The favorable ruling still leaves many issues unresolved.
Emissions law could still face hurdles
Despite a favorable Supreme Court ruling, another suit, the EPA or Congress could still stymie state legislation.
By Janet Wilson and Tim Reiterman
Times Staff Writers
April 3, 2007
California won a major victory in its campaign to regulate greenhouse gases on Monday. But the battle is not over.
The state still faces challenges on two fronts — at the U.S. Environmental Protection Agency and in a lawsuit by automakers — before it can implement its landmark law slashing greenhouse gas emissions from car exhaust. Even if California prevails, Congress could end up passing weaker national legislation that would supersede the state's.
"I think it's a very tough call right now," Harvard University environmental law professor Jody Freeman said when asked whether the state's mandate to have cleaner cars on the road by 2009 would be met. "I don't think the chances are great, because I think there's reason to believe Congress will act before EPA." Freeman filed a brief supporting greenhouse-gas regulation in the case decided Monday by the Supreme Court.
But others said the defeat suffered by the auto industry and the Bush administration at the hands of the high court should greatly improve the chances of California and several other states that seek to follow its lead in curtailing gases that contribute to global warming.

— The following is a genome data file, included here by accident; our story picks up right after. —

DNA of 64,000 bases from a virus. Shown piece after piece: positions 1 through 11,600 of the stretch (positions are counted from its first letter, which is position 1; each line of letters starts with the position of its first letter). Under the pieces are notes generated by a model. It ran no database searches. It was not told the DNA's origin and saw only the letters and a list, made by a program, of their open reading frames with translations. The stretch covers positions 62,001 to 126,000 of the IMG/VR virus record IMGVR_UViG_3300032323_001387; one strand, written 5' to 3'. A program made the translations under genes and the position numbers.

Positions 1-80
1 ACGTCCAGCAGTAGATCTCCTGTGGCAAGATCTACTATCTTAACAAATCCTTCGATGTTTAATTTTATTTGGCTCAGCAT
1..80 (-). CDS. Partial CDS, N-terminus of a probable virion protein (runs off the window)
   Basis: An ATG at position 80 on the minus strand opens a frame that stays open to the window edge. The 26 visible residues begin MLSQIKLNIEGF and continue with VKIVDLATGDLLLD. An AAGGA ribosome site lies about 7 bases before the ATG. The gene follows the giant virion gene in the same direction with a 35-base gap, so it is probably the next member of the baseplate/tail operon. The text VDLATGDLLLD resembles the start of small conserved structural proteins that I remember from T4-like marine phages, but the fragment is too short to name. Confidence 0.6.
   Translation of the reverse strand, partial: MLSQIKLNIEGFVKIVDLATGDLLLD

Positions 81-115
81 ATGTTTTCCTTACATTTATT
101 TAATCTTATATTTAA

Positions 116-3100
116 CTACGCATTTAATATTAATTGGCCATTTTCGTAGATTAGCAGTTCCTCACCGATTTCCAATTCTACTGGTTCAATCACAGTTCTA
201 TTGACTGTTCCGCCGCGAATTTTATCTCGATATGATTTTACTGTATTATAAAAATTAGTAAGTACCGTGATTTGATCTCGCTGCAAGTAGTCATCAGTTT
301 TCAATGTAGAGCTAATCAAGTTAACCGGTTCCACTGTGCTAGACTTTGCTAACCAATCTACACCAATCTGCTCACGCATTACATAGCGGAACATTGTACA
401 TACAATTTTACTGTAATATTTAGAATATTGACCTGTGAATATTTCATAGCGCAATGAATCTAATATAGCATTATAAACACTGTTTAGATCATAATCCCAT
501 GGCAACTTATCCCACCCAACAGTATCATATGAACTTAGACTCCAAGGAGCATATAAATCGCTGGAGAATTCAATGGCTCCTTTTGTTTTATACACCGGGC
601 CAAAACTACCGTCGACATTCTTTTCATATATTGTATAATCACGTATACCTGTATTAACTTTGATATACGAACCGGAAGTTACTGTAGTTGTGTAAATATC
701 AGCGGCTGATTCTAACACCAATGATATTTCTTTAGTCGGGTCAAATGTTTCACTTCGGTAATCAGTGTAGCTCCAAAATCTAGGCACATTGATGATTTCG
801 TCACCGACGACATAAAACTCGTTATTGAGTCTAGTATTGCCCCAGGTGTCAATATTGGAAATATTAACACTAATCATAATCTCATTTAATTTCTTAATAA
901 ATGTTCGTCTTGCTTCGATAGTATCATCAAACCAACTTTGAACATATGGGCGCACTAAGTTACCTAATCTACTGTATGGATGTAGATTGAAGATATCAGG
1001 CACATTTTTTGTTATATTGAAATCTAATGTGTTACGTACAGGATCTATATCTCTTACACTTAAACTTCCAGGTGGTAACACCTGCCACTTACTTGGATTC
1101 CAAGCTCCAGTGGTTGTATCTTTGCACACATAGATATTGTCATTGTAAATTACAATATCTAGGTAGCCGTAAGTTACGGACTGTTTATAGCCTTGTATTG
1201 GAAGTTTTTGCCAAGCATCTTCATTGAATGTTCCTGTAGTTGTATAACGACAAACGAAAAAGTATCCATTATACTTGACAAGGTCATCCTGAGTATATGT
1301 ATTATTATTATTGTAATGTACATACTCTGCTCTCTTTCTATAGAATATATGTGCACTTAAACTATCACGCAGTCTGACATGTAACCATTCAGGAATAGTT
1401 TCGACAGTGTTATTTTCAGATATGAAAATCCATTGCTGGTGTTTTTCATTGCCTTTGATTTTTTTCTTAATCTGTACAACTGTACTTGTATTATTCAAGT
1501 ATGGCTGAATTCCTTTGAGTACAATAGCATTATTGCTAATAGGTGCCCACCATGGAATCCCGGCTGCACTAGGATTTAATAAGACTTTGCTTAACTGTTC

At a San Francisco news conference, state Atty. Gen. Jerry Brown called the ruling a "resounding affirmation of California's actions to address global warming." Brown's office is defending the state's statute against the automakers' lawsuit.
The automakers argue in several pending cases that state regulation of greenhouse gases is illegal because it amounts to regulating the fuel efficiency of cars and only federal transportation officials can do that.
The Supreme Court ruled that greenhouse gases can be regulated as air pollutants. For the EPA to regulate, it must first determine that science shows global warming is harmful to human health and welfare.
But even if the EPA decides greenhouse gases should be regulated to protect public health, the agency could still deny California's long-delayed request to implement its own law by saying that the problem is global and not unique to the state, Freeman said.
Because of California's extreme air pollution and existing laws, it was granted the right under the Clean Air Act to pass its own air pollution rules, provided the federal government signs off with a waiver. Other states can then follow California's lead, and 10 have passed such laws and are waiting for the waiver.
To get a waiver, California must show compelling and extraordinary conditions, Freeman said.